I do have to share, Iíve been pretty lucky that my family has been helpful in my healing. Throughout my therapy, my parents remained available to me. They sat through some pretty hard stuff. They listened to my hurt and pain. They acknowledged and owned what they needed to. They understood for my wellbeing that I needed to reconcile somethings with them. Iím ever so grateful for that opportunity. Before my parentís died, we got a chance to grow together.

Ok, ok, ok, Iíd be remiss if I didnít tell you that this process is some pretty hard work. If you truly want to feel freedom from your past then youíll have to put in the time and look some ugly truths in the face. You will have to decide what you can tackle on your own, and what you may need a therapist for.

Finding a therapist isnít only calling the clinic up and making an appointment. You have to meet with the therapist a few times before you decide if you want to work with them. Ask them lots of questions. Ask them questions about their professional experiences. Ask them if they are capable of helping you heal. If you feel comfortable with them, then stay. If not, then move along and find someone else. Remember, this is all about your own healing. Someone needs to earn the right to hear your story.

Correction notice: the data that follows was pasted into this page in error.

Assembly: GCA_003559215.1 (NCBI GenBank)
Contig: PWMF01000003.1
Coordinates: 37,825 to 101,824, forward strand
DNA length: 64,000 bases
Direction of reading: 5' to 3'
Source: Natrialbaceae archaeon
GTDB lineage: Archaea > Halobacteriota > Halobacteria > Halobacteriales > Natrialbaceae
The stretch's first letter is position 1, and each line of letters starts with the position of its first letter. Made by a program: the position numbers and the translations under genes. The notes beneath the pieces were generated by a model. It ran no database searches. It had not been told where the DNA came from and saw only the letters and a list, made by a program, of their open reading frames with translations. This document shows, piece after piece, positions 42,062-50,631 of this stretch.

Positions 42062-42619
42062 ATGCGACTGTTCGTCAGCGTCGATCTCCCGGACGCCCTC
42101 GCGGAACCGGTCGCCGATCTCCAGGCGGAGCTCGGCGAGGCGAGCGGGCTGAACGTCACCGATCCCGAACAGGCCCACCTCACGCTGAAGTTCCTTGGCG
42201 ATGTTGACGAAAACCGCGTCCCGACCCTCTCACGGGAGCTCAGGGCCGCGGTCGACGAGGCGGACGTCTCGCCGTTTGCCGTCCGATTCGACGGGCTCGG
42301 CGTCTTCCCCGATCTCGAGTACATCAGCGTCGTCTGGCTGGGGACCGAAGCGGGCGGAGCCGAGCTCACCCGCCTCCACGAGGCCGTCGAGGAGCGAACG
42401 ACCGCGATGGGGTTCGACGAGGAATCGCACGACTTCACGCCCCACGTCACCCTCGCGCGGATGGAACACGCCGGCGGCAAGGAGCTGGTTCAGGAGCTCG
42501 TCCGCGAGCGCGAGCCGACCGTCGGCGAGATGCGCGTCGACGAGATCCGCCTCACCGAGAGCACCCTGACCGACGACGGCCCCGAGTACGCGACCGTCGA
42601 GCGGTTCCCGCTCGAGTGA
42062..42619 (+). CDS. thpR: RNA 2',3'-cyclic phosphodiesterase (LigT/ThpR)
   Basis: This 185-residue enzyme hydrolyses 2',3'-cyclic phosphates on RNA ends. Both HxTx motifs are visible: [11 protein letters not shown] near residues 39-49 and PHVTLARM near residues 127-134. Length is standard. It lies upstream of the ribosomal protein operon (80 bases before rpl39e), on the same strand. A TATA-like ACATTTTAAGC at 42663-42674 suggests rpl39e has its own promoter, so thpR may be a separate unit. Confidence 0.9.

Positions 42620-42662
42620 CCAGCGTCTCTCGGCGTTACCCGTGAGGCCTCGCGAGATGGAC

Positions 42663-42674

Liberation from past hurts is incredible. I donít harbor any ill will toward people. Of course, there are people in my life who Iíll never reconcile some hurt with. I decide who is in my life, or not. I am not required to have someone in my life who is harmful to me physically, emotionally, or spiritually.

At the end of the day, this is my life. This is my liberation. This is my opportunity to live my life to the fullest. I donít intend to look back on my life with lots of regrets,† I want to look back with incredible moments and profound memories. I want to say, I did my best and I lived. Yes, I lived to my fullest potential. Now join meÖ† †

Living a principled life
Friday, August 05 2016
 
Written by Nick Metcalf,
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Itís that time of year for renewal. Itís a time to be reminded of our principles.†† For some of us, itís this time of year that we participate in our ceremonies. Itís this time that we put our worries away, give thanks, imagine possibilities, and be in awe of creation. Itís time for ceremonies.

What do I mean by a principled life?† Principled is defined as: a person or their behavior acting in accordance with morality and showing of right and wrong. Morality is defined as: principles concerning the distinction between right and wrong or good and bad behavior. Oftentimes, these are taught to us by our parents and our relatives. It is there we are taught how to conduct ourselves in the world and in relationship with others.

I have recently been learning about the 7 Anishinaabe Grandfather teachings. They include:
ē Nibwaakaawin (Wisdom): To cherish knowledge is to know wisdom.
ē Zaagi'idiwin (Love): To know peace is to know love.
ē Minaadendamowin (Respect): To honor all creation is to have respect.
ē Aakode'ewin (Bravery): Bravery is to face the foe with integrity.
ē Gwayakwaadiziwin (Honesty): Honesty in facing a situation is to be brave.
ē Dabaadendiziwin (Humility): Humility is to know yourself as a sacred part of Creation.